3D printers — even the desktop FFF (Fused-Filament Fabrication) models common among hobbyists — are something of a miracle for prototyping. Creating a single plastic prototype part used to be a long and expensive process of manually sculpting the part, creating a mold, and casting the plastic. Now, a 3D printer can churn that same part out quickly with little effort. But, large or finely-detailed parts can still take several hours, or even days, to print. This new 3D printing technique is dramatically faster — up to 100 times faster than standard techniques.
This technique is the result of research conducted by engineers from the University of Michigan, and is essentially an optimized adaption of SLA (Stereolithography) 3D printing. SLA 3D printers work by shining a light into a vat of photopolymer resin, which cures the liquid into a solid part. SLA was actually the first patented 3D printing process, and it’s still popular today for parts that require a lot of intricate detail. But, it’s expensive compared to FFF printing, and isn’t particularly speedy.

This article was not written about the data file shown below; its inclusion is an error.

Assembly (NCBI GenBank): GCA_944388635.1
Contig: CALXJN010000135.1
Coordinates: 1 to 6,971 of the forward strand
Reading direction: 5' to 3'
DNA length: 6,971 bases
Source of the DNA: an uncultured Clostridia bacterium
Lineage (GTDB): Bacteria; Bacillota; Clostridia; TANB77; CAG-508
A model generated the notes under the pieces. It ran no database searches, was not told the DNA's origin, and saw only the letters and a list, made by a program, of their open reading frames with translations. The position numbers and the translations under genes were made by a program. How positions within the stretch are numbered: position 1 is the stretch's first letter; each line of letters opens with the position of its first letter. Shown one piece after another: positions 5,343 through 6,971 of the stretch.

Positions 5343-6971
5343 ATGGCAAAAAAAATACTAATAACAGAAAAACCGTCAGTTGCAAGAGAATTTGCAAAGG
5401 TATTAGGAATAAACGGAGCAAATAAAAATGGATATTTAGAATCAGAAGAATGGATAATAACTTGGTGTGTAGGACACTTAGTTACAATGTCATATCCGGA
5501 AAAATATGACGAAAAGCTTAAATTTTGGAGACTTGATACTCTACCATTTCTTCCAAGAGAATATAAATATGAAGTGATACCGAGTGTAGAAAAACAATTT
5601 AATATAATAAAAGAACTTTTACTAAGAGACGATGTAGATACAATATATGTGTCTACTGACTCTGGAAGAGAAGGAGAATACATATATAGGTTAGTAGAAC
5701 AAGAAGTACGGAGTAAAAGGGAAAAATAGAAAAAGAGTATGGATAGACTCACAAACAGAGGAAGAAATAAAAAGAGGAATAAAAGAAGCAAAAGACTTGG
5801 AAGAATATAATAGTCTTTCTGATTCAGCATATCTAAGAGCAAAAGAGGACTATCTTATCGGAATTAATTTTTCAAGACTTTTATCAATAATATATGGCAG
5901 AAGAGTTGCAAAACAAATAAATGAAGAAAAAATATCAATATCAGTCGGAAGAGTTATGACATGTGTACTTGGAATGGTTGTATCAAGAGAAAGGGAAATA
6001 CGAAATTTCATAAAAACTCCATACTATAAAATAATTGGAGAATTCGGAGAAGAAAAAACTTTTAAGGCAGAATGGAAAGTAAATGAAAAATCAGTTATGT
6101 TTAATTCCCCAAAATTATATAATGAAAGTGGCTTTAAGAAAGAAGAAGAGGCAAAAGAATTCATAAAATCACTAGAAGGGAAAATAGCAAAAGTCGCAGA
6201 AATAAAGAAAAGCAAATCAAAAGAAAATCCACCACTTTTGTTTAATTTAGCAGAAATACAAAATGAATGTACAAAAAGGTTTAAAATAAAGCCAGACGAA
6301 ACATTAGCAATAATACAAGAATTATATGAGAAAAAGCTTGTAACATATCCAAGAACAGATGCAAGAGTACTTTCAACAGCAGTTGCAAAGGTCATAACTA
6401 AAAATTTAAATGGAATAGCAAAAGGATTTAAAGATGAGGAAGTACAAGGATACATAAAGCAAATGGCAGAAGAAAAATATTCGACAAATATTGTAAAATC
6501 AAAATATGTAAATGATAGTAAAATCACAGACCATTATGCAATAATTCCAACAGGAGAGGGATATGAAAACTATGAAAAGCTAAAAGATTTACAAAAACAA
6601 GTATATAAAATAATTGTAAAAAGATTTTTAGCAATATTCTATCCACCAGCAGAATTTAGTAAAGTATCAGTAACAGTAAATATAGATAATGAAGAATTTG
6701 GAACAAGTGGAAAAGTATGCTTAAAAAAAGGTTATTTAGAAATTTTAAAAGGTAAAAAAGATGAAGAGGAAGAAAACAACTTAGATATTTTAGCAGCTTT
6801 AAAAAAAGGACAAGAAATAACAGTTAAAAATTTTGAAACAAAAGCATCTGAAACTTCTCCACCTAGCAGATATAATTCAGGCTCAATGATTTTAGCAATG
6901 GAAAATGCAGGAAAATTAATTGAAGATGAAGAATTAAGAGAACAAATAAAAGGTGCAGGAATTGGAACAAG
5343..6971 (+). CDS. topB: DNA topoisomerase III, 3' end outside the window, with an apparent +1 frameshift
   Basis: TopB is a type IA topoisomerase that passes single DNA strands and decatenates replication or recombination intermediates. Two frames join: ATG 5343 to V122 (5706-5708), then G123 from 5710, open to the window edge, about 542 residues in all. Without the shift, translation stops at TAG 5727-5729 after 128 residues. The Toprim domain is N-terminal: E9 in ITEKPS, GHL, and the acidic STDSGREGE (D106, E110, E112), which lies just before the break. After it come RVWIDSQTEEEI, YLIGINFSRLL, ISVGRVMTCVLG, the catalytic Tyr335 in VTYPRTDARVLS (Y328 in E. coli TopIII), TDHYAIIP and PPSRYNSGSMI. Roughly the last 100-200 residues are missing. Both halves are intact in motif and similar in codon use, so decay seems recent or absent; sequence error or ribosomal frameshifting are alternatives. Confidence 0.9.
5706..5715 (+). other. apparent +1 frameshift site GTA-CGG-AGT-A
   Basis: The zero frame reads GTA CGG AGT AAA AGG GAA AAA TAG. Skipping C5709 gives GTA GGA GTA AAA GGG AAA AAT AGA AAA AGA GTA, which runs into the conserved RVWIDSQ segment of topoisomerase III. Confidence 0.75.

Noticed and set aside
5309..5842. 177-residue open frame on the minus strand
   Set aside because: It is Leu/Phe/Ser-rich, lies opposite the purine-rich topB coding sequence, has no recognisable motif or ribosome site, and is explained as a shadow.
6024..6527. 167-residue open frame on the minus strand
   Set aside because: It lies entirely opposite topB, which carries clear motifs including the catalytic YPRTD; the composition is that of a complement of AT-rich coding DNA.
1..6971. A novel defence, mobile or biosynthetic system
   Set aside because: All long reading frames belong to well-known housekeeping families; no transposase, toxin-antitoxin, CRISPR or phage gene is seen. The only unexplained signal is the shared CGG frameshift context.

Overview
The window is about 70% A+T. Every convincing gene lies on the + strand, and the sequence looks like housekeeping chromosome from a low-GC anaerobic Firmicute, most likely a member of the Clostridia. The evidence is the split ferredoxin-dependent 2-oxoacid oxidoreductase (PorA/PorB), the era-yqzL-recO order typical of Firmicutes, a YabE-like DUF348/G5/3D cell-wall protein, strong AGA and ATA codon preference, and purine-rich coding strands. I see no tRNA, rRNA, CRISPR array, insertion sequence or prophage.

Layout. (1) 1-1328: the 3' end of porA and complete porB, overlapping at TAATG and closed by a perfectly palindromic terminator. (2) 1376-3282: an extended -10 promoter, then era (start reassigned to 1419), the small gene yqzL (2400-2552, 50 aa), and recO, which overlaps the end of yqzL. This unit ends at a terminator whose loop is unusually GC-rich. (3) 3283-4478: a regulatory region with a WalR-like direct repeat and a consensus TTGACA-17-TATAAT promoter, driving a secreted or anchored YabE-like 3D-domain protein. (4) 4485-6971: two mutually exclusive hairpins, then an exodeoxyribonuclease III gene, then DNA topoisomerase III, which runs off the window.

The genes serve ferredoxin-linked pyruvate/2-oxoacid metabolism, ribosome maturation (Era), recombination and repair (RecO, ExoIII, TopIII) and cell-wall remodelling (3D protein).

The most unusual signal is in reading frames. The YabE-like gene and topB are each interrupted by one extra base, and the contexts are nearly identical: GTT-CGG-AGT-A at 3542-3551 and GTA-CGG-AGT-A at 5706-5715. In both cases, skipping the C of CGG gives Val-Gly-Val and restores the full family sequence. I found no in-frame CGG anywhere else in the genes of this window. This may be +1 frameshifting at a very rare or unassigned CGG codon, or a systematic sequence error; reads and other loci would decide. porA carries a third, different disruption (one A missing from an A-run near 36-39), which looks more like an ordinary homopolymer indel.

This new take on SLA printing solves both problems by using a combination of blue and UV light. The researchers developed a special kind of resin that hardens under the blue light, but that resists hardening under UV light. By shining those lights through a glass window on the bottom of the vat of resin in controlled patterns with varying intensity, they can form entire portions of the part at once.
That’s a far more time-efficient approach than printing a part layer-by-layer. In tests, they were able to print 2 meters of material per hour — a massive improvement over the 25 millimeters per hour rate of a traditional SLA 3D printer. And, because it relies on inexpensive UV and blue LED lights, it could be significantly less expensive to make a 3D printer that utilizes this technique compared to a typical SLA printer.